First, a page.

The University of Washington graduate student is part of a team that will give scientists a much deeper glimpse - miles and miles deeper - at what lies beneath Mount St. Helens.
They've started an ambitious project to chart something they will never actually see: the plumbing system that feeds magma to the volcano. Researchers hope what they learn about that pipeline will improve their ability to forecast volcanic eruptions.
The two-year effort hit the ground a few days ago when crews installed the first of 70 seismic sensors that will be placed around Mount St. Helens. One of the installations took place Friday near Lahar Viewpoint, named for the volcanic mudflow that swept down the southeast flank of the volcano.
"Imaging Magma Under St. Helens" features U.S. Geological Survey scientists based in Vancouver, including Seth Moran.
The Cascade Volcano Observatory seismologist said the goal is to sort out the relationship between underground magma and volcanoes. It's kind of a geologic version of the chicken-or-egg riddle, he said: "The big-picture question is, why are volcanoes where they are?'"
The IMUSH researchers are using three types of geophysical monitoring to create the subterranean images.
"Nobody has thrown this much technology and expertise at one volcano system," Moran said.
Some of the technology was on display Friday, when scientists invited members of the local media to watch the installation of a seismometer. The site east of Cougar is a link in the project's passive seismic network, set up to detect earthquakes.
The seismometer that went into the ground Friday is a hypersensitive instrument, said Peter Frenzen, a scientist with the Mount St. Helens Volcanic Monument.
That's why the first assignment for Hall, the UW grad student, and Cornell University senior Tim Clements involved shovel work. They had to dig the hole where the seismometer would be housed, buried inside a vault that's actually a plastic garbage can. In addition to protecting the seismometer, the vault will minimize the effects of fluctuating temperatures.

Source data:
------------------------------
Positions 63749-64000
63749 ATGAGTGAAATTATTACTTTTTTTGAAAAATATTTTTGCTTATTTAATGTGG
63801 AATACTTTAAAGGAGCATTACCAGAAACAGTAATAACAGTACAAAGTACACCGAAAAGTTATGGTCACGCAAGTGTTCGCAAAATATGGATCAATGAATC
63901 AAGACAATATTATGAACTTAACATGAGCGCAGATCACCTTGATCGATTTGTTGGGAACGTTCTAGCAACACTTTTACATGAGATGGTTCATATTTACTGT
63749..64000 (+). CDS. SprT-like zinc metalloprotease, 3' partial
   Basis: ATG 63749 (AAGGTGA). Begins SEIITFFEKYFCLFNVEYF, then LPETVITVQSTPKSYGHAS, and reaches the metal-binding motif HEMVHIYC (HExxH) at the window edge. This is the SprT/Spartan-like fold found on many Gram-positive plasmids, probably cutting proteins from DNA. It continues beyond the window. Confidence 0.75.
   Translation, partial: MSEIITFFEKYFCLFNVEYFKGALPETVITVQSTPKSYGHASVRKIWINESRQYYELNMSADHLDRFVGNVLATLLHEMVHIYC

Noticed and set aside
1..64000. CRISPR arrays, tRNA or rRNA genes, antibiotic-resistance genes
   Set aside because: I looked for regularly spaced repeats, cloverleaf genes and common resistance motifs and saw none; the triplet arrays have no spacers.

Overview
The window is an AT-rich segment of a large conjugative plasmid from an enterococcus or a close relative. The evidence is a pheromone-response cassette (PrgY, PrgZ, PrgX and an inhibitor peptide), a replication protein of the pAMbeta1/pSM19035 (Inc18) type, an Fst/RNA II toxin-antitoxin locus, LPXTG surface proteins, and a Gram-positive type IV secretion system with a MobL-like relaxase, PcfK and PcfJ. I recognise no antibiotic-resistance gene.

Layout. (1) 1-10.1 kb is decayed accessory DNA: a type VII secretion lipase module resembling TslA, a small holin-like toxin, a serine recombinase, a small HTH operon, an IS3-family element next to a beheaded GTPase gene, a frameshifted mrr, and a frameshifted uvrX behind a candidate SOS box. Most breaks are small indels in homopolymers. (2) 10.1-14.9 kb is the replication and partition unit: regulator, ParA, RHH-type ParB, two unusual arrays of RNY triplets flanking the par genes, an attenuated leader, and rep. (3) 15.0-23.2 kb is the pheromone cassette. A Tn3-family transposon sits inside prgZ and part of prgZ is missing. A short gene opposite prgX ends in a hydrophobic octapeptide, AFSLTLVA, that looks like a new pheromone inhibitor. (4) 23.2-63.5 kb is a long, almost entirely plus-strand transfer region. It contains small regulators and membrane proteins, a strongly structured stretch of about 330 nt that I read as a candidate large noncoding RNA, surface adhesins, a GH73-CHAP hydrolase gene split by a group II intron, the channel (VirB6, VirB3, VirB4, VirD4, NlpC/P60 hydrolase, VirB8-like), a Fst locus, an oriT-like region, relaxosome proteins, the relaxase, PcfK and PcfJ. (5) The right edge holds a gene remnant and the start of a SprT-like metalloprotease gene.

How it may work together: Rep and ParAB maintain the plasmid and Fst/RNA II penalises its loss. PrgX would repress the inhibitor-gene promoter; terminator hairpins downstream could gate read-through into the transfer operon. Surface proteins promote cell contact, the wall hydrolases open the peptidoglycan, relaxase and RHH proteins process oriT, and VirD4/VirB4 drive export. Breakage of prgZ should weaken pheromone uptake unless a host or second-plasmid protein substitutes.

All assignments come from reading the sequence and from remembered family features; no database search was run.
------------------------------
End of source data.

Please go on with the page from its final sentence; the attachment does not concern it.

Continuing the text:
Cornell University professor Geoff Abers was the other seismologist overseeing the installation. There were some teachable moments along the way. About 8 inches down, Hall and Clements hit a white crust. It was a layer of pumice, likely from an eruption in 1490 - just before Columbus set off on his first voyage.
Clements punched through the crust with a steel wrecking bar and the students kept shoveling. Once it was deep enough to accommodate the 44-gallon trash can, Hall stretched out on the grass, reached down deep into the hole and used a garden trowel to do the finish work at the bottom.
For stability, the seismometer was placed on a concrete footing. Abers and Moran mixed up a bag of concrete. As they poured the wet concrete into the form at the bottom of the hole, Moran offered another observation.
"That's what a lahar looks like."
Work on magnetotelluric monitoring, which measures fluctuations in the earth's electromagnetic field, has also started.
The third data stream will come from active-seismic monitoring, in which scientists will create their own versions of quakes by setting off explosive charges; that research will take place in July and August.
Mount St. Helens is a good place for this type of research. It has been the most active volcano in the Cascade Range during the last 2,000 years.
It has erupted twice in the last 35 years, the second time just a decade ago, ensuring the presence of magma in the system now.
And, thanks to those eruptive phases, scientists already have a lot of information about the upper-crust portion of the magma system as well as seismic data.
Mount St. Helens also more accessible than most volcanoes for people and equipment.
Eventually, scientists will recreate the IMUSH game plan at other volcanoes, Moran said.
"Through the course of three or four or five, we'll get a sense of how comparable magma systems are at depth," he said.
There already are plenty of questions to explore, like the difference between Oregon and Washington magma systems.
"There are more volcanoes in Oregon," Moran said. While Washington can boast the iconic Mount Rainier, there are more (although less impressive) volcanic features like cinder cones in Oregon.
Maybe it's easier for magma to work its way up through the underlying rock to the surface in Oregon, he said. "The fractures are not as clamped down."
Moran also wonders, "Is there less magma produced up north?"
The research will mean plenty of grunt work for Hall and Clements, but the college students say it's worth it.
"I'm having a great time," Clements said. "Most of the year, I'm behind a computer. This is the fun part."
"I was aware of what's involved," Hall said. "I did field work in Nevada, and it was 110 (degrees.)"